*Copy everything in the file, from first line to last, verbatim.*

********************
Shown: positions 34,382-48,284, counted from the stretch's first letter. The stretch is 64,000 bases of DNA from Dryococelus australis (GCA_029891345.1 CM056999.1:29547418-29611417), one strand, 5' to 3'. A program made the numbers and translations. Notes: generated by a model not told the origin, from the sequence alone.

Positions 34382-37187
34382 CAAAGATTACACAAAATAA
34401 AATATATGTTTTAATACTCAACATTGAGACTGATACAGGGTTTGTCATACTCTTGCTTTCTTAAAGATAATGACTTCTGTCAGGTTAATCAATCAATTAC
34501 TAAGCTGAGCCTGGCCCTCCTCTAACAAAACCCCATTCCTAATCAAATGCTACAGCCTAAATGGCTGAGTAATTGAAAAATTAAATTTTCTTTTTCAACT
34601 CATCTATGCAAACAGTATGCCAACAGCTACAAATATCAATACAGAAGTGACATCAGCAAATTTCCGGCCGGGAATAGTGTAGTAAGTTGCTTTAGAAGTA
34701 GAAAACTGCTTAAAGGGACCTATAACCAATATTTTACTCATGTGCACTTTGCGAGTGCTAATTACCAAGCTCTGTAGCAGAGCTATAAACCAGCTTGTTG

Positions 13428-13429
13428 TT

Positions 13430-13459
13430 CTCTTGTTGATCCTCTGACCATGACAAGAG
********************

Shown: positions 34,382-48,284, counted from the stretch's first letter. The stretch is 64,000 bases of DNA from Dryococelus australis (GCA_029891345.1 CM056999.1:29547418-29611417), one strand, 5' to 3'. A program made the numbers and translations. Notes: generated by a model not told the origin, from the sequence alone.

Positions 34382-37187
34382 CAAAGATTACACAAAATAA
34401 AATATATGTTTTAATACTCAACATTGAGACTGATACAGGGTTTGTCATACTCTTGCTTTCTTAAAGATAATGACTTCTGTCAGGTTAATCAATCAATTAC
34501 TAAGCTGAGCCTGGCCCTCCTCTAACAAAACCCCATTCCTAATCAAATGCTACAGCCTAAATGGCTGAGTAATTGAAAAATTAAATTTTCTTTTTCAACT
34601 CATCTATGCAAACAGTATGCCAACAGCTACAAATATCAATACAGAAGTGACATCAGCAAATTTCCGGCCGGGAATAGTGTAGTAAGTTGCTTTAGAAGTA
34701 GAAAACTGCTTAAAGGGACCTATAACCAATATTTTACTCATGTGCACTTTGCGAGTGCTAATTACCAAGCTCTGTAGCAGAGCTATAAACCAGCTTGTTG

Positions 13428-13429
13428 TT

Positions 13430-13459
13430 CTCTTGTTGATCCTCTGACCATGACAAGAG